MilSpouse Employment Transitions Advice
By: Karin Durkee
As a Military servicemember transitions to the civilian workplace, their focus is on the job search. However, if that transition involves relocation, the spouse may also likely be in job search mode.
The numerous moves throughout a military service member’s career can cause barriers to the military spouse’s job search, as can be seen in the 26 percent military spouse unemployment rate. However, along with many resources that exist for military spouse job seekers, there are ways to turn these barriers into positives, or at least minimize their impact on a transitioning military spouse’s job search.
Explain Gaps in Employment
If you have gaps in your employment due to your military service member’s frequent relocation or deployment, be sure to explain these gaps to employers. Gaps are understandable to an employer if they know your situation, so be open about the sacrifices you’ve made for your military service member’s career and our country. If your military service member is leaving the service, you could mention this in your cover letter so the prospective employer won’t have the concern of you being relocated again.
Include Community Service
Fill the employment gaps on your resume with any volunteer services that you performed on base or in the community. Describe your volunteer work in business terms, being specific about the skills you used and the numbers involved (e.g. – organized and implemented a fundraising event involving 400 people and raising $15,000 for families in need).
Emphasize Your Military Experience
As a military spouse, you have experience with military terminology and the military culture. Include this on your resume and in your cover letter, as appropriate, for the job you are targeting. This is especially useful if you will be seeking employment with a company that works closely with the military, e.g. a defense contractor, government agency, or a company with military clients.
Use Social Media
As we tell all our job seekers, get connected using Linkedin (we can’t say it enough)! Not only are recruiters using Linkedin to find candidates, but it’s also a great resource for support and mentorship. Search on keywords such as “military spouse jobs” and “military spouse network” to find and join spouse groups. By participating in group discussions you will gain information and support from those in your similar situation and open doors to possible job opportunities.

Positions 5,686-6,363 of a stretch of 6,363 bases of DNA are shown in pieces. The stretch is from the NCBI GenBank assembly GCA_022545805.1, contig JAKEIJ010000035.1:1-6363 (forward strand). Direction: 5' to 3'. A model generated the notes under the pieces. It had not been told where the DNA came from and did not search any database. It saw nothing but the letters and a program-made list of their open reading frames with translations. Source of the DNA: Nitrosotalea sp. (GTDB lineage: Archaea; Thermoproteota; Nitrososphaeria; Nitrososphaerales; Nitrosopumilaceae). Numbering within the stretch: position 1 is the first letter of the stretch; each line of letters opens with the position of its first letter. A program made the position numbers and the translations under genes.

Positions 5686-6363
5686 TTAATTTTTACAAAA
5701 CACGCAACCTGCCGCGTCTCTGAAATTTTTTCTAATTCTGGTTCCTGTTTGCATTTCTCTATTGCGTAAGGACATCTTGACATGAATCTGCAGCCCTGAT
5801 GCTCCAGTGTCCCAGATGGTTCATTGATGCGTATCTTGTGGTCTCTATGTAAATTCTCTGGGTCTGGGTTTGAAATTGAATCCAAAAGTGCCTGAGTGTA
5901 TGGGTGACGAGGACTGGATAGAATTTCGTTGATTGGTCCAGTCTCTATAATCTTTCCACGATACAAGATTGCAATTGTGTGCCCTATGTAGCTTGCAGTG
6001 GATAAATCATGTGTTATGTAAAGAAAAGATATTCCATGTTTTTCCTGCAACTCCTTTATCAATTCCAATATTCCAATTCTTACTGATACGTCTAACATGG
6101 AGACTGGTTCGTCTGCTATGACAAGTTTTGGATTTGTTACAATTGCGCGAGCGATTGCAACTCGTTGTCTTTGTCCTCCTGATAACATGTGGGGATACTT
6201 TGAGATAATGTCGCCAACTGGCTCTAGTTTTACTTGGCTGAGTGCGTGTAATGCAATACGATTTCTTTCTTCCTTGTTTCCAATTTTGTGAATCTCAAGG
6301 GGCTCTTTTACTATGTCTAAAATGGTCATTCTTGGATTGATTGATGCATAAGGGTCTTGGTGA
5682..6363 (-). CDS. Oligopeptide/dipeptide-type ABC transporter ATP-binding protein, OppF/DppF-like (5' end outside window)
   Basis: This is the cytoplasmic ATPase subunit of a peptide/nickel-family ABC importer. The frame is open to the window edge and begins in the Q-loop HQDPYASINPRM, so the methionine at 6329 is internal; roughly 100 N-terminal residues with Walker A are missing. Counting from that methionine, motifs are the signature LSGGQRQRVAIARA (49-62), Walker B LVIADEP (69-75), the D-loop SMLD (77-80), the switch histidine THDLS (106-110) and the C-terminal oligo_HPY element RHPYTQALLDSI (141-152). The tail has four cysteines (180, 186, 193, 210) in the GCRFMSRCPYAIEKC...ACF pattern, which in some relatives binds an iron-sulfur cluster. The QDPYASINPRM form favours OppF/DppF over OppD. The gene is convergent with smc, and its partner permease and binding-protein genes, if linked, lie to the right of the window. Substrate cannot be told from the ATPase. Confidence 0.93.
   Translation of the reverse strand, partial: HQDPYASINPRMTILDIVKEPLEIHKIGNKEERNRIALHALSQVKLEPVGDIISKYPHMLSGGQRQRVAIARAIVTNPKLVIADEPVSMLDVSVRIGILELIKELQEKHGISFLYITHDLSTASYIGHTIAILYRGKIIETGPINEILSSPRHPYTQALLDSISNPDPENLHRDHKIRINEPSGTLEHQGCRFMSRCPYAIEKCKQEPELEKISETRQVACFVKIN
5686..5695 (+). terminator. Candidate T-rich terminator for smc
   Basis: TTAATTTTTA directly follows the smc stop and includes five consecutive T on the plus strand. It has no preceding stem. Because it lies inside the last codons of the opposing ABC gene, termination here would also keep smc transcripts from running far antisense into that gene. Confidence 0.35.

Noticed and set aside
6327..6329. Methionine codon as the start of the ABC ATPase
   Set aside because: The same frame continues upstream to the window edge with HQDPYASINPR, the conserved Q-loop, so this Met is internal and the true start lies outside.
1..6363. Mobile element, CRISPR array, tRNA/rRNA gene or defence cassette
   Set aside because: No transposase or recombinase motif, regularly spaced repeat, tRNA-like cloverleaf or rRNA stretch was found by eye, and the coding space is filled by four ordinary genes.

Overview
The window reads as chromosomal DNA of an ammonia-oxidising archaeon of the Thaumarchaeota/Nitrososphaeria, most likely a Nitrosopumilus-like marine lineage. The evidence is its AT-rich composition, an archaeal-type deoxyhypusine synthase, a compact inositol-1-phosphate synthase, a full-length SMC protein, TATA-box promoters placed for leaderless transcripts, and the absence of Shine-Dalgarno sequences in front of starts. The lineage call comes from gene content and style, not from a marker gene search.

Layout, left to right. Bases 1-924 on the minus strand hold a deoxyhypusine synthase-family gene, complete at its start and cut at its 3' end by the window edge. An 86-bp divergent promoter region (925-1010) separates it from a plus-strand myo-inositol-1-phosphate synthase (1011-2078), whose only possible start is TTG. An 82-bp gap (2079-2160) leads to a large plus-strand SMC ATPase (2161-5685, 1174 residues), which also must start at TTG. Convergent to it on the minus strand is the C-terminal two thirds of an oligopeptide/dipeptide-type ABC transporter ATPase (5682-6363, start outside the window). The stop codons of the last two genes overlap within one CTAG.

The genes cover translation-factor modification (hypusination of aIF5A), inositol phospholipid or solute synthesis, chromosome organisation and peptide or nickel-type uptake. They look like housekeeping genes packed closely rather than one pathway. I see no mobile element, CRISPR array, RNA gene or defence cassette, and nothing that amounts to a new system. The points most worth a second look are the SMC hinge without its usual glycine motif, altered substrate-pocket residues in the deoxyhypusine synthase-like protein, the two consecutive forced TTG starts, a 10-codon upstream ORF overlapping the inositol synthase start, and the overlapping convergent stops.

Research the Fastest Growing Industries
If you are considering a career change, research the fastest growing industries to see if any are a good match for your interests and/or skills. A list of the fastest growing occupations to the year 2018 is found in this chart developed by the U.S. Department of Labor. It includes the significant training/education needed for each occupation. The employment projections chart confirms what we know is the major trend for the best jobs of the future – they all require greater investments in education and training.
Consider More Education/Training
There is currently a wide-spread effort by schools to accommodate active-duty service members, veterans, and their spouses. Consider getting a certificate or degree for the career you are targeting. A recent survey by The Army Times on Best Schools for Vets 2013 provides annual rankings of colleges doing the most for military veterans (and spouses!). The lists include the top 4-year colleges, online-nontraditional colleges, 2-year colleges, and career and technical colleges.
Military spouses tend to have valuable skills and characteristics (independence, flexibility, selflessness, patriotism, leadership) from the military way of life that set them apart from most civilians. Okay, I might be a bit biased being a military spouse myself, but I think your strengths should be emphasized and your service to our country should be made an asset in the job search.
Karin Durkee is a military spouse whose husband retired after 22 years of service. She is the Social Media Director for Corporate Gray and enjoys presenting workshops to local Washington, D.C. military installations on Using Social Media in Your Job Search.